Topic: ETFs

Two low-fee Canadian bond ETFs a good way to hold bonds today

Canadian bond ETFs

Today, we look at the prospects for investing in bonds at a time when interest rates remain low. The low rates that have persisted for some years make bonds unattractive. And when the likely increase in inflation arrives, it will undoubtedly trigger higher interest rates that will further depress the value of bonds. In our view, Canadian investors looking for bonds to provide stable income in 2017 and beyond have a reasonable alternative. It consists of two Canadian bond ETFs that have the appeal of quality holdings and low fees.

For a recent article on other Canadian ETFs we recommend, read Most of Canada’s best stocks are in these two ETFs. And for our overall view on the best way to profit in the expanding field of exchange-traded funds, read When you invest in ETFs, keep it simple.


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The Bank of Canada cut its key interest rate to 0.50% from 0.75% in July 2015.  The move came after the bank dropped its 2015 growth forecast for the Canadian economy to 1.1% from 2.0%. The cut partly reflects falling prices for oil and other commodities. Almost two years later, in April 2017, little has changed and the overnight rate remains at 0.50%.

Even so, the long-term outlook is for higher interest rates. That’s because heavy deficit spending and the expansion of the money supply in the past few years make higher inflation more likely.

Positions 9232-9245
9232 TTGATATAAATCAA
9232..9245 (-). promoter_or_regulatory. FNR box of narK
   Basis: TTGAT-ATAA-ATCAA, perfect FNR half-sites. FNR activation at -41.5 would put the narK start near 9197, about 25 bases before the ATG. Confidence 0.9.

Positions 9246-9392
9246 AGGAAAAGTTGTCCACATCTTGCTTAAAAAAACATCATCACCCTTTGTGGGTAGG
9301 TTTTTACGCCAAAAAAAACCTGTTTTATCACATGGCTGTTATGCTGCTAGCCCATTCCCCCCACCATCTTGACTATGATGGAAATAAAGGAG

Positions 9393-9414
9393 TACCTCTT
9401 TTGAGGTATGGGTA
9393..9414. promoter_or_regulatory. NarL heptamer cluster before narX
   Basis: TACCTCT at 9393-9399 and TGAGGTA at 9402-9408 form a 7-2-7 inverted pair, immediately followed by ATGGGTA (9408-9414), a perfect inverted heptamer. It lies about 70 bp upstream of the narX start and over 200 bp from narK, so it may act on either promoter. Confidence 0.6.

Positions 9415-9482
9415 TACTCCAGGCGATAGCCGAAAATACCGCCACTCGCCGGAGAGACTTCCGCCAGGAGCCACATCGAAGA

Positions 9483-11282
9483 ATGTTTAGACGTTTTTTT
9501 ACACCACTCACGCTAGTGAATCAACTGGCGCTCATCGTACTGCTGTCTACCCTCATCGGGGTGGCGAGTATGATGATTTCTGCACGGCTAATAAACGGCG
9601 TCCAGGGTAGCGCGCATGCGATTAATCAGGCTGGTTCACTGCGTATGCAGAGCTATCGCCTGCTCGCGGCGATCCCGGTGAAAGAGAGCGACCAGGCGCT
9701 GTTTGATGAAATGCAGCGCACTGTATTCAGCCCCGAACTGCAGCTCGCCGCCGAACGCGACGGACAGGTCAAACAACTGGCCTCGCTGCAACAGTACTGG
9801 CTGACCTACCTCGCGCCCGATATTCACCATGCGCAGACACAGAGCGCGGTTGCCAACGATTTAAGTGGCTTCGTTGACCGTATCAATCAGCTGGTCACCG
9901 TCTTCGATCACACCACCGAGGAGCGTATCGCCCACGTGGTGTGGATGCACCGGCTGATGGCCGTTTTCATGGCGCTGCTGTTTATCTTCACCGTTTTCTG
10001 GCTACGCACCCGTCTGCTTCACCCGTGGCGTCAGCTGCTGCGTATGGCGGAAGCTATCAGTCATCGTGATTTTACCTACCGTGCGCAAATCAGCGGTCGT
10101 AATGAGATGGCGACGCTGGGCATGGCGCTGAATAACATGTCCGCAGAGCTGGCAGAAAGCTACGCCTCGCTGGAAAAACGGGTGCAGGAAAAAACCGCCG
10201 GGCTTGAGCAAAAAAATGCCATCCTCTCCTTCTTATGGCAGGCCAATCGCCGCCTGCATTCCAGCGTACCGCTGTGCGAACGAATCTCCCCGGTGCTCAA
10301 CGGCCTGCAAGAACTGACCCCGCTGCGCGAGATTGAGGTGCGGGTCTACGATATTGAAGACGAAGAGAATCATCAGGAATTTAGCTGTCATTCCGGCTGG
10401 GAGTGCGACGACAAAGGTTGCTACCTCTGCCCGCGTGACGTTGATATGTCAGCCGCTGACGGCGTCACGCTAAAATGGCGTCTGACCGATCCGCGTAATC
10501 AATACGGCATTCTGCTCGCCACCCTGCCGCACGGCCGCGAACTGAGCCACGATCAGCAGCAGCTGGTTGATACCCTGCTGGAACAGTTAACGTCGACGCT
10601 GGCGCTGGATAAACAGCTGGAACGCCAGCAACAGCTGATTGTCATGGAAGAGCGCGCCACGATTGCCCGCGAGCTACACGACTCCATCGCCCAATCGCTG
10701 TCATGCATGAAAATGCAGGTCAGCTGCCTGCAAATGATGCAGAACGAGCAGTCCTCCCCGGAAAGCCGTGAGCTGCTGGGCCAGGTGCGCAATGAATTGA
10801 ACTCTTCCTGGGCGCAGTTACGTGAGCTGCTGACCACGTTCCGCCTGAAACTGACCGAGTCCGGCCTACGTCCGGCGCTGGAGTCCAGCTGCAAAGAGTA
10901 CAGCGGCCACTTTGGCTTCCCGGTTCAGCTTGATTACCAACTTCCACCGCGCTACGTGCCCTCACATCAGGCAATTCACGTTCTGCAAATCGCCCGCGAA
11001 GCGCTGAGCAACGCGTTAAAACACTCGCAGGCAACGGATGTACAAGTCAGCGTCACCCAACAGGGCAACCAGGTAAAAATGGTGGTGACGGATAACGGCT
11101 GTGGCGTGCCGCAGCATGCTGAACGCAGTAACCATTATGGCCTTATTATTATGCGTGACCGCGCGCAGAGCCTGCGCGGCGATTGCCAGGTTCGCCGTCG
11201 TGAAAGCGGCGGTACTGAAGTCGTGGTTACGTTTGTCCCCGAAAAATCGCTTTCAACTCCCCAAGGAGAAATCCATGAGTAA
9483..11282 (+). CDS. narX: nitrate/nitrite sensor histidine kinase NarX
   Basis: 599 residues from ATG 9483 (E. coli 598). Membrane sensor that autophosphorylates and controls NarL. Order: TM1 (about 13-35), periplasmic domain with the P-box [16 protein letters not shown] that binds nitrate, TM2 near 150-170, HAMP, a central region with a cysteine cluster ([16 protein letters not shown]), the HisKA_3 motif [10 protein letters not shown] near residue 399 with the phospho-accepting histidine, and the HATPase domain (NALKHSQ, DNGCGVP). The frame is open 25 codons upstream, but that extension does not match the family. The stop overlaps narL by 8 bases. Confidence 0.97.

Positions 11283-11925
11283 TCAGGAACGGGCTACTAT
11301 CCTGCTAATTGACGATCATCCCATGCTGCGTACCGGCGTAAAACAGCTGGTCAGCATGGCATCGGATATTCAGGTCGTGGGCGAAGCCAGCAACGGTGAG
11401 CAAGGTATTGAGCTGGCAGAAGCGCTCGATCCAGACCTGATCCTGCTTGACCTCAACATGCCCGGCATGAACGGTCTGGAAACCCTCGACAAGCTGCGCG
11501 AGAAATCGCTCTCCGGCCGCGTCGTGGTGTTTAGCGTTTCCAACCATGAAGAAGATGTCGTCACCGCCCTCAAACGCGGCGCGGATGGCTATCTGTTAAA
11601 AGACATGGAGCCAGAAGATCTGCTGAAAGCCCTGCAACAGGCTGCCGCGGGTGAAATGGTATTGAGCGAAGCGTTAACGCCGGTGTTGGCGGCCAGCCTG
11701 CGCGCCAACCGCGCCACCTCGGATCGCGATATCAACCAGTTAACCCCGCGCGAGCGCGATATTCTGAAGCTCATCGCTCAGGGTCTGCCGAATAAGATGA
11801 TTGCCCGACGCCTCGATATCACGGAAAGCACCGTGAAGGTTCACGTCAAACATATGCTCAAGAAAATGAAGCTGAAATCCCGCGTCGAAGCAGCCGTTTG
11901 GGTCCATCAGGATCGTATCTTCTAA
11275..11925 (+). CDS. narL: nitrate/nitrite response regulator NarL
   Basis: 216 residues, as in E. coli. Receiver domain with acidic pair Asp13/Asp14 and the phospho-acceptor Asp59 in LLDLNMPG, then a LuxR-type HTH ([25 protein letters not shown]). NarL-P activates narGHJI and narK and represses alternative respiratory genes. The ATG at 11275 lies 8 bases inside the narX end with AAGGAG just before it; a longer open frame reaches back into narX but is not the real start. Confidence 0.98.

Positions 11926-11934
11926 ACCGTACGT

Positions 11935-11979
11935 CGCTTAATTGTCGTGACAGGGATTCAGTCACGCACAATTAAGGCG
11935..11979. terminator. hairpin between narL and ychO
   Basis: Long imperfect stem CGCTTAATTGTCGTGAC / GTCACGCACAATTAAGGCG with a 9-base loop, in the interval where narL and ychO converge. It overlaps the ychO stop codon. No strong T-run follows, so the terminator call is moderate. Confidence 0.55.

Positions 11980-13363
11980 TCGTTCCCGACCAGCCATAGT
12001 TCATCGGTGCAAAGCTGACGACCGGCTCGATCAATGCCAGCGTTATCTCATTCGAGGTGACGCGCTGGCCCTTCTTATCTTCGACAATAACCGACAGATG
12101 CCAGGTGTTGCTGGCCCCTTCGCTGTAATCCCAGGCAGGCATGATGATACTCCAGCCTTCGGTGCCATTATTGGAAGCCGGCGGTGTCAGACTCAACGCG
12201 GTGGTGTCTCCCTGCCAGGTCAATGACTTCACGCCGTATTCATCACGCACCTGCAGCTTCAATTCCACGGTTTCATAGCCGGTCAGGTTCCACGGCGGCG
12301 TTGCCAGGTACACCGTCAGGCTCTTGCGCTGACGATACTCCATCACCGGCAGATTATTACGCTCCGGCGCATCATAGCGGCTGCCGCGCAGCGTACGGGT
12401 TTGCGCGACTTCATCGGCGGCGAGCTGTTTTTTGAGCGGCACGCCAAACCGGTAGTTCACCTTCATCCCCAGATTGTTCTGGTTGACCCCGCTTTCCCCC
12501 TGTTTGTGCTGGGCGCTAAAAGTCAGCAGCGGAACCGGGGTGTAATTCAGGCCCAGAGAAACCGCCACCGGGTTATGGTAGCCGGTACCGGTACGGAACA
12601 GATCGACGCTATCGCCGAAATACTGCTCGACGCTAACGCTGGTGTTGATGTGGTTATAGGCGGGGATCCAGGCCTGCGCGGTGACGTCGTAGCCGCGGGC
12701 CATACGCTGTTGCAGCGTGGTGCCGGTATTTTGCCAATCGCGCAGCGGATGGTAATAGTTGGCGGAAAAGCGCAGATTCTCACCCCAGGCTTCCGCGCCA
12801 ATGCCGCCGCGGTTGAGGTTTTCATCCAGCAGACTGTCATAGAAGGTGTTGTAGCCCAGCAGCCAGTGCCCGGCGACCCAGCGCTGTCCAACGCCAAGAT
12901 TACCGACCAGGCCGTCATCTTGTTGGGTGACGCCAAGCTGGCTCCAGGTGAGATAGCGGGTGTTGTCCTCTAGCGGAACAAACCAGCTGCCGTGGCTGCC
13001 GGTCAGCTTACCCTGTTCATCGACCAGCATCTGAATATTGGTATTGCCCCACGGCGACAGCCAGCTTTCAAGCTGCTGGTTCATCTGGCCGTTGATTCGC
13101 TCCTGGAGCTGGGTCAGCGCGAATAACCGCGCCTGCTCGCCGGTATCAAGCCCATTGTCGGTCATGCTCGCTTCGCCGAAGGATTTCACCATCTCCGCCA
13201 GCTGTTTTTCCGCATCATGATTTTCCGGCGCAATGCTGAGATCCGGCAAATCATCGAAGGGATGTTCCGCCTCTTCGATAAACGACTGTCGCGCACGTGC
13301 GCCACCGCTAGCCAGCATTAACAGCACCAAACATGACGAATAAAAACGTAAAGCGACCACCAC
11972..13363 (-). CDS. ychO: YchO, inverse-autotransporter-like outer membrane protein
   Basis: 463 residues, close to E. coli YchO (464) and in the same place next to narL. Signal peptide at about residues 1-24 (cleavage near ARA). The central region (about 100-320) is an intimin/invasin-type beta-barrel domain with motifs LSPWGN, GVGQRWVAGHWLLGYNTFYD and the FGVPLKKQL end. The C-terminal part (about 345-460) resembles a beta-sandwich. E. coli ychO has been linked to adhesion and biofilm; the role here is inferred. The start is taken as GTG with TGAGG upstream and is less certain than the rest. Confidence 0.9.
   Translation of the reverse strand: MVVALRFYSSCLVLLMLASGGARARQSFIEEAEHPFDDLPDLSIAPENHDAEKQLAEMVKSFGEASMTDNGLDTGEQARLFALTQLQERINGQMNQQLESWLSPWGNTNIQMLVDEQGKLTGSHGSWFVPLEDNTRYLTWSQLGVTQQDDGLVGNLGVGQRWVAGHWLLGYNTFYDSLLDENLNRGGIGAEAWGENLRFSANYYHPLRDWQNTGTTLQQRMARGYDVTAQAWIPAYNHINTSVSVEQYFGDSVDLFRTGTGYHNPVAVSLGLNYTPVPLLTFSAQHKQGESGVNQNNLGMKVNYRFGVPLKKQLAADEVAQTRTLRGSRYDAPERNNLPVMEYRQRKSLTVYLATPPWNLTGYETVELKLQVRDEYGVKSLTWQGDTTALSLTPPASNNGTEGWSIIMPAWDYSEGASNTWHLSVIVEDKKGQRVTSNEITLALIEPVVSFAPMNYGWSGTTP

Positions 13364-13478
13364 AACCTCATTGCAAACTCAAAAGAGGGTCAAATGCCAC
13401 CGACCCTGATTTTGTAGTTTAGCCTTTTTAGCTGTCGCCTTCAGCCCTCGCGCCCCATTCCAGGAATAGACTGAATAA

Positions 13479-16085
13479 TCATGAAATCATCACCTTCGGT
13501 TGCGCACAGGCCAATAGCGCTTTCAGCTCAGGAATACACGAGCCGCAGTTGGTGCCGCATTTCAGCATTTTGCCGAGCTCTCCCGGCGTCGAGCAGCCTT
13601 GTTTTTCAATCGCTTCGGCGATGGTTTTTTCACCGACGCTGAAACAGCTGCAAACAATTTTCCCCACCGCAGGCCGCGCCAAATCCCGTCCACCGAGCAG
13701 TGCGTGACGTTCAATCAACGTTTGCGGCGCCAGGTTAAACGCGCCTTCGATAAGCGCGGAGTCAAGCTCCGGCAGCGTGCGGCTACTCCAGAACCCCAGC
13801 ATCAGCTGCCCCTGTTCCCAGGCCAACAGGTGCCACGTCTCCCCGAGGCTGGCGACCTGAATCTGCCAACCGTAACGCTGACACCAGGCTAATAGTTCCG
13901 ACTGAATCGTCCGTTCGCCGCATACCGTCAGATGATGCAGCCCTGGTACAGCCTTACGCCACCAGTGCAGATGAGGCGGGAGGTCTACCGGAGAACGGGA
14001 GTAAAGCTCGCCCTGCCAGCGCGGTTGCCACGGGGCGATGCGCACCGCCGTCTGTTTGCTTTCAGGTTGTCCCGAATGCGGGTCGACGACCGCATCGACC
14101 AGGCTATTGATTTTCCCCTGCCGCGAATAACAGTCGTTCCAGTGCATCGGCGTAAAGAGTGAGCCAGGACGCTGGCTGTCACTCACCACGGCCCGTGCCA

We continue to advise against investing in bonds right now. Today’s low interest rates make bonds unattractive, and rising rates would push down their future value.

However, if you need stable income and want to hold bonds, these two bond funds offer low fees and high-quality holdings.

ISHARES CANADIAN SHORT-TERM BOND INDEX ETF (Toronto symbol XSB; buy or sell through brokers)mirrors the performance of the DEXShort-Term Bond Index.

This index consists of a range of investment-grade federal, provincial, municipal and corporate bonds with one- to five-year terms to maturity. The fund holds 430 bonds with an average term to maturity of 2.98 years. The bonds in the index are 64.8% government and 35.2% corporate. The fund’s MER is 0.28%.

The iShares Canadian Short-Term Bond Index Fund yields 2.4%, but this high yield is due to the fact that some of the fund’s bonds pay above-market interest rates. As a result, they trade above their face value. When these bonds mature, holders will only get the bonds’ face value, meaning the portfolio will incur predictable capital losses. These losses will offset some of the appeal of the above-market yields.

The key figure when looking at the long-term return of this fund is yield to maturity. This yield takes into account the series of capital losses the fund will experience as its above-market-rate bonds mature. The iShares Canadian Short-Term Bond Index ETF’s yield to maturity is around 1.08%—less than the 2.4% yield but still higher than the 0.42% you’d earn by investing in, say, a one-year T-bill.

If you want to invest in a bond fund, the iShares Canadian Short-Term Bond Index Fund is a buy.

Recommendation in Canadian Wealth Advisor: BUY

ISHARES CANADIAN UNIVERSE BOND INDEX ETF (Toronto symbol XBB; buy or sell through brokers)mirrors the performance of theCanadian Universe Bond Index. The 929 bonds in the portfolio have an average term to maturity of 10.34 years. The fund’s MER is 0.33%.

The bonds in the index are 71.3% government and 28.7% corporate.

The fund yields 2.8%, compared to the Short-Term Bond Fund’s 2.4%. Its yield to maturity is 1.93%, 0.85% above the Short-Term Fund. That reflects the added risk of holding long-term bonds. iShares Canadian Universe Bond ETF is a buy for safety-conscious investors who can accept that risk.

Recommendation in Canadian Wealth Advisor: BUY for those who can accept some risk.

This article was originally posted in June 2013 and is regularly updated.

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